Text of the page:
Steering while paddling is also a little more difficult than the original, but it is still very responsive while underway for minor course adjustments. Stepping back to pivot turn the Ultra 10” makes things a little spicy without a rear deck pad, so you are a little more limited in your maneuverability options. Changing the fins to the 4.5” iRocker side fins absolutely makes it easier to turn, but you do sacrifice stability and tracking to do so.
Paddling in a straight line is a whole different story with the Ultra 10’. Where the original 10’ All Around was difficult to keep on track, the Ultra 10’ performed much better while gliding, cruising, and sprinting. Again we have the twin 9” fins to thank for this performance improvement.
We are experimenting with a new method of testing tracking and while we don’t have enough data to start publishing just yet, the Ultra 10’ did perform remarkably similar to the Ultra 11’. Where in the past I would have scoffed at the idea of a 10’ iSUP tracking well, the iRocker 10’ All Around Ultra has proved me quite wrong. This is great news for smaller paddlers who have been wanting a board more appropriately sized for them while still being able to efficiently paddle longer distances.
Warranty and Customer Support
iRocker offers a three year warranty on the Ultra series iSUPs, just like with the rest of their iRocker and Blackfin iSUP line. You also still get the 90 day no-questions-asked return period with the Ultra 10’. If you decide the Ultra 10’ isn’t for you, iRocker will accept the board for a full refund and help you get the right board for your needs. You can call, email, or chat with the iRocker customer support team on their website and social media as well.
If you do receive a mis-aligned paddle (as shown in the paddle section above) contact iRocker for an immediate replacement, no questions asked.
The iRocker 10’ All Around Ultra is a high-performance compact travel iSUP. This is a relatively small section of the market mostly dominated by a few boards at a very high price. When factoring together the on-water performance of the Ultra 10’, the quality of the included accessories and features, the warranty, and its price, the iRocker 10’ All Around Ultra is an incredible deal for this board category. If you are a smaller paddler looking for a compact travel board, look no more.
Overall Impressions/Review Summary
At the end of the day, the iRocker 10’ All Around Ultra performs very well. It should be noted that the board is noticeably narrower than the 32” advertised width, so make sure that this smaller size is what you are after. The Ultra 10’ is ideal for smaller paddlers under 5’6” and under 150lb looking for a lightweight travel board. It maintains all the functionality of the Original 10’ All Around and significantly increases performance in both speed and tracking. When choosing boards for myself, I am not going to select the Ultra 10’, but not because it’s a “bad” board (quite the opposite), it’s just not the right size for me. I prefer the Ultra 11’ and the Cruiser Ultra as they offer more volume and better stability for a larger paddler like myself. Smaller paddlers give the Ultra 10’ a try and I think you’ll love it. Average to larger paddlers may want to hop up to the 11’ version for a better fit.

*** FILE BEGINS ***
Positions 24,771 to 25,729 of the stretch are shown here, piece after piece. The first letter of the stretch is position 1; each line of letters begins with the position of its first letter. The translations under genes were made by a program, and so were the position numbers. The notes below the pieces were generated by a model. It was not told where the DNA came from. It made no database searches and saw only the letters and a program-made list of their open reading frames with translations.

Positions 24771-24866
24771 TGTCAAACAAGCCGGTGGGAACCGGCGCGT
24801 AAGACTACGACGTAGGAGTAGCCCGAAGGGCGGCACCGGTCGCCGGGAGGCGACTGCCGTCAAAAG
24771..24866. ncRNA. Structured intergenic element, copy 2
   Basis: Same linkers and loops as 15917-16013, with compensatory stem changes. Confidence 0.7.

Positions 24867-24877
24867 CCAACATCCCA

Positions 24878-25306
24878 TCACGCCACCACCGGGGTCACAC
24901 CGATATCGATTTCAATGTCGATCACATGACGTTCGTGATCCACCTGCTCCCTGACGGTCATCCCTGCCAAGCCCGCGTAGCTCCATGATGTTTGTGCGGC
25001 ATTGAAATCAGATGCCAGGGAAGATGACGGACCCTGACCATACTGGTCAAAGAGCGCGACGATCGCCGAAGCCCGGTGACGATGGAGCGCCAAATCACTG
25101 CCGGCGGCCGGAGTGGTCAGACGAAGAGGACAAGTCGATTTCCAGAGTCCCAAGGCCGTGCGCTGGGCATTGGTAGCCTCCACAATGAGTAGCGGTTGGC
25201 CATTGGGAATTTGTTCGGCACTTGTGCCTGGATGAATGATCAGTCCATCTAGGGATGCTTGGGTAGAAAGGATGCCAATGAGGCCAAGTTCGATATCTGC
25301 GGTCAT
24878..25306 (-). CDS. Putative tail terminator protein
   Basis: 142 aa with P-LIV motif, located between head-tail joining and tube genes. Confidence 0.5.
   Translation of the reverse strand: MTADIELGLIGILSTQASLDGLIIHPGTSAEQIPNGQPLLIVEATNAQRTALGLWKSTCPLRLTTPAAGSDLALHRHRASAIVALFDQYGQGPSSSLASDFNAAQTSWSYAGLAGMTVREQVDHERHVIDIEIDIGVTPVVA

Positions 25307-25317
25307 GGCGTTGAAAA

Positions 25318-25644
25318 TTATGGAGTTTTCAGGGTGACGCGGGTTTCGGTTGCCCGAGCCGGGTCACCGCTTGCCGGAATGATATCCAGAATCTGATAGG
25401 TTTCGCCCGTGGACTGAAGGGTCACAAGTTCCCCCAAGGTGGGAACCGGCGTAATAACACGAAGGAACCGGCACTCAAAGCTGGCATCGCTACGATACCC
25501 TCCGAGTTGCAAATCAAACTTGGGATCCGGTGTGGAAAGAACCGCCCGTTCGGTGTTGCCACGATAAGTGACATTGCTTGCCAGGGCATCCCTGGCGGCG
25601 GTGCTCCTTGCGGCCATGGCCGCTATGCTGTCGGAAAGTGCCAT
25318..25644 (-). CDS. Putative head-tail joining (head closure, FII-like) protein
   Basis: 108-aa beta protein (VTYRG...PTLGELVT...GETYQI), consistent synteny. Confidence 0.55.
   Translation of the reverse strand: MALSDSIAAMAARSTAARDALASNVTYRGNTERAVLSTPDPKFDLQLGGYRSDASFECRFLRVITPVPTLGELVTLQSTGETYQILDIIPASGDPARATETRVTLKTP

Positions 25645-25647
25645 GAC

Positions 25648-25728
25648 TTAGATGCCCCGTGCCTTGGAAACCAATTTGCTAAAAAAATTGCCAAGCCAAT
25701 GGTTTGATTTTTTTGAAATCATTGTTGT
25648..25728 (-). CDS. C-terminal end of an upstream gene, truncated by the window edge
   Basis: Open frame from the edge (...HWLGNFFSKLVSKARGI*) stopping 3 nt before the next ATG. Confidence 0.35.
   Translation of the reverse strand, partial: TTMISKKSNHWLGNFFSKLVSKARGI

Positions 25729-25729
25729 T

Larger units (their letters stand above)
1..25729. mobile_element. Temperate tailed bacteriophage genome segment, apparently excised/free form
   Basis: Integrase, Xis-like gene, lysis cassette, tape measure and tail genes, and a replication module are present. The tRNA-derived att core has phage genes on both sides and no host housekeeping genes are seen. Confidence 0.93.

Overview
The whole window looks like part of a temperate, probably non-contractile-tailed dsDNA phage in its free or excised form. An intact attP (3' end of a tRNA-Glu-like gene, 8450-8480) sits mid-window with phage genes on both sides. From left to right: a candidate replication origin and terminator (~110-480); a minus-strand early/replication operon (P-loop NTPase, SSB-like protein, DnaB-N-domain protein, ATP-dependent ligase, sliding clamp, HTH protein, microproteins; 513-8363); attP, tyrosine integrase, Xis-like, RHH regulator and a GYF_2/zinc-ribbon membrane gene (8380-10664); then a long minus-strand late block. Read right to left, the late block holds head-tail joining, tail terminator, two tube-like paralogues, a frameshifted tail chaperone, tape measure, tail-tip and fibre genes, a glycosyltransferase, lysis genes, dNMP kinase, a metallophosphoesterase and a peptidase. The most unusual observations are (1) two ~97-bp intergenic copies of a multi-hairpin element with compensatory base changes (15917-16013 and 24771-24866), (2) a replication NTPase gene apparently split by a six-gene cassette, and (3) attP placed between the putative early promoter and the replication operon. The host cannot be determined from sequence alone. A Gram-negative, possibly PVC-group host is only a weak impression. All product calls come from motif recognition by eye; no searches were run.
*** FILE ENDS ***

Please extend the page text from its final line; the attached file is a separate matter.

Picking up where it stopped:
iRocker 10’ All Around Ultra iSUP FAQ
What are the new Ultra series of iSUPs from iRocker?
The new Ultra series, short for ultralight, are compact and lightweight inflatable stand-up paddleboards (iSUPs). They use a new woven drop stitch construction to increase rigidity and performance while also decreasing overall weight.
What is the difference between the iRocker Ultra All-Around 10’ and Blackfin Ultra CX?
The Blackfin Ultra CX is sized between the Ultra All-Around 10’ and Ultra All-Around 11’ and features the same carbon fiber rail found on other Blackfin series iSUPs. The Blackfin ULtra CX is a little more stiff and a little more stable than the Ultra 10’.
How compact is the Ultra 10’?
The Ultra 10’ packs down into a new backpack-style bag approximately 24”x19”x12”. The board itself weighs 19.8lb and the entire kit (including electric pump) weighs 31 lbs. It’s small enough to fit in any car and comfortable to carry as a backpack.
How long does it take to pump up the Ultra 10’?
The included electric pump inflates the Ultra 10’ in approximately 8-10 minutes.
Is the Ultra 10’ compatible with a kayak seat conversion kit?
Yes it is! The Ultra 10’ works well with the iRocker kayak conversion kit. Simply snap the seat straps into the side D-rings on the board, swap the SUP handle for the kayak paddle blade, and launch!
Want To See More Options?
Compare Boards With Our SUP Explorer
Find the best inflatable SUP for your specific needs. Search, filter and explore our database by board specs, brand, price, country availability, warranty, rating and more.